LONDON (Reuters) - Asia-focused mine developer Bluebird Ventures (BMV.L), with venture partner Southern Gold (SAU.AX), plans to reopen South Korean gold mines closed decades ago and is aiming for profits of around $100 per tonne, Bluebird’s CEO said.
The mines closed in the late 1960s and 1970s when the gold price was less than $140 an ounce, making them uneconomic, compared with more than $1,300 now. XAU=
Colin Patterson, CEO of Bluebird, said in an interview his focus was on the Gubong and Kochang mines, which are established assets, rather than exploration projects, making them more attractive to risk-averse London investors.
Bluebird’s London share price has risen nearly 9 percent this year as it added Kochang to plans which already included the Gubong mine.
Patterson said the company’s aim was to report on the feasibility of reopening the mines by the end of the second quarter and the joint venture agreement, making it the operator, would then be concluded.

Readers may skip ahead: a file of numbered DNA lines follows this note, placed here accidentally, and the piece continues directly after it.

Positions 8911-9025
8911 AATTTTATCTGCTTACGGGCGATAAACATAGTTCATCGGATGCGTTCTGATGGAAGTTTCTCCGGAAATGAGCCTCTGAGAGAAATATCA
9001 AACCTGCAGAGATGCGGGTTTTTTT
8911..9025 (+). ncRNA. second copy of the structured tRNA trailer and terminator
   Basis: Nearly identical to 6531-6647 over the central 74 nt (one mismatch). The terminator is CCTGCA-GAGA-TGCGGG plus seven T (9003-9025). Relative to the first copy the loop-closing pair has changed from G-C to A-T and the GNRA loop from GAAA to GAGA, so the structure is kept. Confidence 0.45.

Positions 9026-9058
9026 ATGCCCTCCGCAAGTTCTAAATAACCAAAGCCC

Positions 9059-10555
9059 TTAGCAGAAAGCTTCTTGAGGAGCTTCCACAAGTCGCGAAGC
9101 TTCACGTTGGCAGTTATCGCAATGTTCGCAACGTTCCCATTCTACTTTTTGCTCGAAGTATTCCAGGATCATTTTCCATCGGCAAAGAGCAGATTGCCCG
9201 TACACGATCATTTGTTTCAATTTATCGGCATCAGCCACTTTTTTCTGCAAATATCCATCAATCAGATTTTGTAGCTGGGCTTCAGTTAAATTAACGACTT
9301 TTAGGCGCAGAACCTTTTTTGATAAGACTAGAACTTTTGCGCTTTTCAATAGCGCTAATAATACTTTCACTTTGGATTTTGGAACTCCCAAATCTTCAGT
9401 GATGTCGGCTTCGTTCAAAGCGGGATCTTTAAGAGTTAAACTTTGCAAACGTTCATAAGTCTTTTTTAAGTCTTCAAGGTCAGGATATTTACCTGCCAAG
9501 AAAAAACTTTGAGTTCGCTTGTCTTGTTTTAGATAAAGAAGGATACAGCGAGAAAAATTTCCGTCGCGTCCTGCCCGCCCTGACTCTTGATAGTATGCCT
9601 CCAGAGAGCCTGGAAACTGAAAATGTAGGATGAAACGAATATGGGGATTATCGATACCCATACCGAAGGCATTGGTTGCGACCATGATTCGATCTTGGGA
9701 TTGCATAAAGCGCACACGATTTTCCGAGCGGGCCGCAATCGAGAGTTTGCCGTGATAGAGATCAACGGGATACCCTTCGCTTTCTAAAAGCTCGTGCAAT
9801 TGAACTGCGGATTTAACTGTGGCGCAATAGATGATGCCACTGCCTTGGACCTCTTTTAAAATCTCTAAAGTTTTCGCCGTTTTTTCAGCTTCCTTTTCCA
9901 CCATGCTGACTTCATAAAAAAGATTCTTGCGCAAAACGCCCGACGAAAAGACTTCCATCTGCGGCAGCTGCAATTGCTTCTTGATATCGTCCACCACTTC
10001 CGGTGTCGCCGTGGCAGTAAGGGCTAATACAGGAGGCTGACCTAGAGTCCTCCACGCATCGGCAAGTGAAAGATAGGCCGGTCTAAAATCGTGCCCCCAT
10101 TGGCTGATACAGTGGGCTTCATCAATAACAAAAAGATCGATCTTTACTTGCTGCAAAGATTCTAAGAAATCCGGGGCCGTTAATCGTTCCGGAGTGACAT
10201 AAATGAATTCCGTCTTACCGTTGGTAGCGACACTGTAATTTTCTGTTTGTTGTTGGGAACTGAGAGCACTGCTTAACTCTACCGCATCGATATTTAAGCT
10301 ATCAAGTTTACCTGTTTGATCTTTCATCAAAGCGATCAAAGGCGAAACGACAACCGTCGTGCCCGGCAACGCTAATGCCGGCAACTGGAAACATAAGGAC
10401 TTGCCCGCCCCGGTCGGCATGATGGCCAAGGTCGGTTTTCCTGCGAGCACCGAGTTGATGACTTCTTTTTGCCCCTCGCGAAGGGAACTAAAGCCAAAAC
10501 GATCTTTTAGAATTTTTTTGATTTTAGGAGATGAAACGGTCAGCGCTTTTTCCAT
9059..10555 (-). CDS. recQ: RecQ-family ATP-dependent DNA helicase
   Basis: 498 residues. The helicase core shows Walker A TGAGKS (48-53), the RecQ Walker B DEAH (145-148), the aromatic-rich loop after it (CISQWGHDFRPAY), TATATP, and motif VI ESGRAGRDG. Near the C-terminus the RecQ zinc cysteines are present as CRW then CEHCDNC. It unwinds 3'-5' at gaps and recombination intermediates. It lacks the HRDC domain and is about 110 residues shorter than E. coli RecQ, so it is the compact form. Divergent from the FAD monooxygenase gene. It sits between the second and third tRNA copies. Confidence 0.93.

Bluebird will then build a proof-of-concept plant with a view to a net profit of $100 a tonne, scaling up to 200 tonnes per day and eventually 1,000 tonnes per day.
Four years from now, Patterson said production should be 50,000 ounces per year.
“The broader aim is to be the pre-eminent mine developer in South Korea and to bring back to life the towns of Gubong and Kochang,” Patterson said.
Southern Gold this month issued a statement saying it was suspected that “much of the mineralisation that was considered waste in the 1970s is now likely economic”.
Reporting by Barbara Lewis; editing by Jason Neely